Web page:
Timmons Highlights Small Business Concerns with H.R. 6201, Presses Leadership to Reconsider Approach
Washington, DC — Congressman William Timmons released the following statement after the House of Representatives passed H.R. 6201, the Families First Coronavirus Response Act:
“In the early morning hours of Saturday, the House voted on and passed a bill to address the growing threat of the spread of coronavirus. This bill contains numerous provisions that I supported, such as funding for more diagnostic testing and increased assistance for our most vulnerable, such as senior citizens and those in rural and underserved areas. However, the mandatory paid sick leave provision, while well intentioned, would have a devastating effect on our country’s small businesses, including those in South Carolina. Unfortunately, my concerns have been confirmed by numerous small business owners and employment lawyers throughout South Carolina and across the country.
“This bill requires that businesses with fewer than five hundred employees provide fourteen days paid sick leave to any employee that is 1) sick with COVID-19, 2) caring for a loved one who is infected, or 3) taking care of a child whose school or child-care provider is closed due to the coronavirus. After those initial two weeks, an employer is required to then provide an additional ten weeks of paid leave at 2/3rd’s of that employee’s pay. Governor McMaster just announced that all schools in South Carolina will be closing through the end of the month, so this law will affect virtually every South Carolinian.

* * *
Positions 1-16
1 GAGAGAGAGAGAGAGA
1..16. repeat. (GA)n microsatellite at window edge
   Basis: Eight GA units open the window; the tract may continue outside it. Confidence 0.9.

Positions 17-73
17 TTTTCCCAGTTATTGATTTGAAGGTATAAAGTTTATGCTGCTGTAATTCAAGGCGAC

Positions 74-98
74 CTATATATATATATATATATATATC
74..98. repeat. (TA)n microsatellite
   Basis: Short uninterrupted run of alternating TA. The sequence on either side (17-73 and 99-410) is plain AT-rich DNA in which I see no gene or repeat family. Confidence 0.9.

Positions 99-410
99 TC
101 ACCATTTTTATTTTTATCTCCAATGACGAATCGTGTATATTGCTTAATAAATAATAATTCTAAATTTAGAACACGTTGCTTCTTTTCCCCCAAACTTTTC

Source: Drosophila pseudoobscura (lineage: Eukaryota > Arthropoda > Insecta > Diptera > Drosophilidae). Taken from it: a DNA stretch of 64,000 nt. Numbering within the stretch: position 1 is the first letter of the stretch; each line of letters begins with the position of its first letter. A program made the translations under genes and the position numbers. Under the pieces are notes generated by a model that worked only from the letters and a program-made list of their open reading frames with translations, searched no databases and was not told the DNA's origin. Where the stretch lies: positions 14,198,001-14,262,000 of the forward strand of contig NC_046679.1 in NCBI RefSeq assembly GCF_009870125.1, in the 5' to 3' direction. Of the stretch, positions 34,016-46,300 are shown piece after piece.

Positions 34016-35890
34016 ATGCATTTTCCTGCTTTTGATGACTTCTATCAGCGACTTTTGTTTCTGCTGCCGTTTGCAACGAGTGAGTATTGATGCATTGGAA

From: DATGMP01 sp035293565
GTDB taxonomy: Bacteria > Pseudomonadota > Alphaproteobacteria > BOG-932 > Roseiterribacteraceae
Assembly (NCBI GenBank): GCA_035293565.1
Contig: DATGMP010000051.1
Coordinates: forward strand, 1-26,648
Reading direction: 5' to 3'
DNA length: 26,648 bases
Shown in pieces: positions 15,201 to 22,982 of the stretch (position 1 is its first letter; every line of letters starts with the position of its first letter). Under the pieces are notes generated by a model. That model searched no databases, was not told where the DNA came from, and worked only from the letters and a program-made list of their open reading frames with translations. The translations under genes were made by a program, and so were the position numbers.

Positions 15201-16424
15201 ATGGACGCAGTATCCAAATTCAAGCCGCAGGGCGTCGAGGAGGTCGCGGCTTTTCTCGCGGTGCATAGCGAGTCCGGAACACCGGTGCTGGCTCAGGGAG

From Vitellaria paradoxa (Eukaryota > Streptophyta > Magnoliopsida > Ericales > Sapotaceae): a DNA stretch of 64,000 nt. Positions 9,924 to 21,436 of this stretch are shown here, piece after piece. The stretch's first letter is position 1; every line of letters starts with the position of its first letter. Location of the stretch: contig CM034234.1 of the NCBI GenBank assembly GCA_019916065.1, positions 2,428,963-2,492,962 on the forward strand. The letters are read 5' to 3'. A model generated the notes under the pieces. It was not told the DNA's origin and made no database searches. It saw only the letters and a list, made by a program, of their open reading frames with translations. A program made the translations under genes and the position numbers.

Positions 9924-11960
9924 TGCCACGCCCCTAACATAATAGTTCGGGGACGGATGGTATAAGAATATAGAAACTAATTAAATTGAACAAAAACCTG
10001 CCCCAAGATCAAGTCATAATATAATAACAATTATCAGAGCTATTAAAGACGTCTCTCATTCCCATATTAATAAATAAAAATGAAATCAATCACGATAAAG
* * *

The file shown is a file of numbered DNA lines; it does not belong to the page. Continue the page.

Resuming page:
“Now, while the bill does include provisions that allow a business to receive a 100% refundable tax credit, it puts the burden on the small business to front those costs. This will be devastating to most small businesses and could force some to close their doors permanently. Additionally, this bill would take effect fifteen days after the President signs it into law. This drastically limits the time small business owners have to educate themselves about this law and how they will be impacted.
“Earlier today, I led a letter to House Leadership with several of my colleagues raising these concerns and urging the House to take action to correct these missteps before the bill is voted on by the Senate. This legislation must be amended to ensure that employees are able to be treated and take time off to care for loved ones with the coronavirus without interruption to their paycheck. But this must be done in a way that does not shutter small businesses, thereby presenting an additional problem to those same employees this bill is intending to protect.”
Read the letter here.